1960 Chevrolet Bel Air: Found in India

India Bel Air

To me, one of the best parts about finding cars in far-off places is wondering how they got there. This 1960 Chevy Bel Air was spotted in India by Barn Finds reader Olaf E. The car is stripped and ready for paint, but the seller doesn’t have time to finish the job. For a vehicle that was commonly seen on American roads, this land behemoth must be a curiosity for the locals that pass by it everyday. Was it brought over by a member of the military? Did it belong to an American re-located on business? It seems strange to cart such a large car over for a temporary stop, but given how infrequently old, American muscle cars are likely seen in India, I’m sure its story is an interesting one. The question now is, who will buy it? India has no shortage of high net-worth individuals, so perhaps this ex-pat Bel Air still has a shot at a restored future despite its far-off location.

Fast Finds

Comments

  1. Horse Radish

    It still is ONLY a Bel-Air, not an Impala, therefore who would invest in it ??
    The slabs of bondo all around would take days to chisel off.
    If the drivetrain has a little life left in it, then it will be saved, but not by somebody with money…..
    One rock through a window and that would be the final blow.
    I DO hope it will be saved, but times are different everywhere on this planet.
    It may/would serve well as a wedding limousine (?)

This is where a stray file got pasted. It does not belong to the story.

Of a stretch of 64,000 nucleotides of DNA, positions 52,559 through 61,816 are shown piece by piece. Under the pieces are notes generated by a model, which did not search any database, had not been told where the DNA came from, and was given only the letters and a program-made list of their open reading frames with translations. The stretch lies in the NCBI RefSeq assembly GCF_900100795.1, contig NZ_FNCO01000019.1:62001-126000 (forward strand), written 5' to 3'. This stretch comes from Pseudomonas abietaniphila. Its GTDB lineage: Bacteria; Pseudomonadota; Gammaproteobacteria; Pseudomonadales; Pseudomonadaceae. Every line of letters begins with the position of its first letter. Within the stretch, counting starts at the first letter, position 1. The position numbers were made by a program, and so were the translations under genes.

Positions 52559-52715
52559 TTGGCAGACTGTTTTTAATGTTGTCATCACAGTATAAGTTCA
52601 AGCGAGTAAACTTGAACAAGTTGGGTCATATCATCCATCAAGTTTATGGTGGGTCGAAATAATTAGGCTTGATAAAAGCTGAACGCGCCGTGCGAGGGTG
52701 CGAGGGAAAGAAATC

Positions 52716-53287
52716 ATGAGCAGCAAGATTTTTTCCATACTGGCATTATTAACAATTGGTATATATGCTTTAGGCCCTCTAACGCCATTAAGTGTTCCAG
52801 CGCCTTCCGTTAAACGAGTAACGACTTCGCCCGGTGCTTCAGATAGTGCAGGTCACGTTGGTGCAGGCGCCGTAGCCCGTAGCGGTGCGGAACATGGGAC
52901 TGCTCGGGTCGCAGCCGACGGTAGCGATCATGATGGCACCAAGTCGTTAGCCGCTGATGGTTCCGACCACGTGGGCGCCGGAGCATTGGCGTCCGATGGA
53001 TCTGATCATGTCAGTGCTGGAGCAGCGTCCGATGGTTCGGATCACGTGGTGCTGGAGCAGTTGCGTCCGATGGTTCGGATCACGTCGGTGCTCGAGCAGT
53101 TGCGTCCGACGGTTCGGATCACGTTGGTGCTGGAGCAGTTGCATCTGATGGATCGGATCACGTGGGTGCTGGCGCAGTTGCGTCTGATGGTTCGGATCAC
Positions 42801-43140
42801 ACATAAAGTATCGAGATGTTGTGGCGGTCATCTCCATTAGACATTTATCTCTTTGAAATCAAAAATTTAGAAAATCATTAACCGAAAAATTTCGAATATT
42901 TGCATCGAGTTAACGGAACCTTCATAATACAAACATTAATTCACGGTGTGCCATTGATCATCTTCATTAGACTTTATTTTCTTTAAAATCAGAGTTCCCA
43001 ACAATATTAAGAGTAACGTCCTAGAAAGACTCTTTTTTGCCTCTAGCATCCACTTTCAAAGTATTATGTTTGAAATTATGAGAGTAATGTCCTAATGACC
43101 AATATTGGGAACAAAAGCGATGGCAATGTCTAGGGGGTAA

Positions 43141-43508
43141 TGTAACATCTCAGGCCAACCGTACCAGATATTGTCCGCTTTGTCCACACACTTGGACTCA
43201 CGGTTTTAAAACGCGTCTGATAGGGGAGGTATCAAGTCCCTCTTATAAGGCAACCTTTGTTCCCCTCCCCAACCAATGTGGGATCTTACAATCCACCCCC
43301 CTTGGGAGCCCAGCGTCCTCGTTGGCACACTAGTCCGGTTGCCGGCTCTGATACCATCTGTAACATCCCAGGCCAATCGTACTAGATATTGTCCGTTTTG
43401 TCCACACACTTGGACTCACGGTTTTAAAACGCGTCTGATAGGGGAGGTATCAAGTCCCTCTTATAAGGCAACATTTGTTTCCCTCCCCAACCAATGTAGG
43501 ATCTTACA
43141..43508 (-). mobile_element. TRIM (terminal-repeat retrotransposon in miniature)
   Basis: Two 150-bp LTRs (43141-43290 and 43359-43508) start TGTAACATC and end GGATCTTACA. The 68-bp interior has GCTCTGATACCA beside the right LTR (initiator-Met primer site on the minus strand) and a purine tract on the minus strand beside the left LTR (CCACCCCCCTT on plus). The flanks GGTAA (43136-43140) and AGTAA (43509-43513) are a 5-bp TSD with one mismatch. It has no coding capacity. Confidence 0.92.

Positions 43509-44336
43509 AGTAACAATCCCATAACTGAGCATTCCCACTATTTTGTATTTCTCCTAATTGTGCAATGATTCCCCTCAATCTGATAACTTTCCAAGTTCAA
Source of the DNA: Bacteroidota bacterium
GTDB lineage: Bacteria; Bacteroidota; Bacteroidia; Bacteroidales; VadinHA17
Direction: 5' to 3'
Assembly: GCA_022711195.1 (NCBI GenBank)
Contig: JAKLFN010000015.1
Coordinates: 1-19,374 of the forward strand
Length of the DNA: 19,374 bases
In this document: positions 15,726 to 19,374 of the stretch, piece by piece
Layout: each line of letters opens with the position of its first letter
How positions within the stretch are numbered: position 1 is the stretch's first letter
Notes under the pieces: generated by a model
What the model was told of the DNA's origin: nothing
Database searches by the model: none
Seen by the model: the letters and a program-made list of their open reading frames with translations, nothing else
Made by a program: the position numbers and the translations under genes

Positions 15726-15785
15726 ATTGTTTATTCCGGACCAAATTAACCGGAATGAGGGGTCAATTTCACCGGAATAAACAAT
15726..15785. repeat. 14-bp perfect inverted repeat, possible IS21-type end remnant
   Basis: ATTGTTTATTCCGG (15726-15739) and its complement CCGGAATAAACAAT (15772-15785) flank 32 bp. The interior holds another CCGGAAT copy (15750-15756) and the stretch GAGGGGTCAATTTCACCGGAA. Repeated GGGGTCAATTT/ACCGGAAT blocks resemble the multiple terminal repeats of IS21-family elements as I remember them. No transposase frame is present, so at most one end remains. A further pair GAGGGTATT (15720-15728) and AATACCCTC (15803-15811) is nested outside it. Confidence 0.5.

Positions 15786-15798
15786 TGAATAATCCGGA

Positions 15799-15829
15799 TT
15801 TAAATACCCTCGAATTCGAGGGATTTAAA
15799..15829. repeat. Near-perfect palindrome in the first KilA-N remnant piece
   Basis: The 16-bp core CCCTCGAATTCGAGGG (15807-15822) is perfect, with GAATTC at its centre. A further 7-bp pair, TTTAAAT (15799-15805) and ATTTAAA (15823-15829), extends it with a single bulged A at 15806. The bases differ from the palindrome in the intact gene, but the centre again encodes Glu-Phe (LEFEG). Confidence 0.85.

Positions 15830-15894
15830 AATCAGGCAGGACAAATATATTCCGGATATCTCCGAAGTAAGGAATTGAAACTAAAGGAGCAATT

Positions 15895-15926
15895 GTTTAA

• Horse Radish

      The seller sure will wonder why close to 2000 people (a lot of barn find lookers) looked at the ad, but not a single phone call…
      Well, not really.
      The 1.5 million (Indian rupies = US$ 22,700) asking price could be the other….

      And check out that phone number:
      Does that mean they are using (9.8) billion telephone numbers in that country ?

  2. Horse Radish

    The only other ‘car’ choice for 1960 on that ad-site is this: vintage Ford vans for $1300

  3. The Walrus

    I’ve spent about half my days over the last 3 years on the subcontinent (something I wouldn’t wish upon an enemy). I haven’t crossed paths with many pre ’90’s cars. I once saw a ’53 Buick convertible that was being used in a wedding.

    There’s an older Fiat 4 door (from the 50’s I think, not sure the model) that continued to be produced in India until just a few years ago. There are lots of customized versions of those, but otherwise not much customization, either (unless you consider huge Ferrari stickers plastered down the side of a Tata or Mahindra customization, then you’re in luck).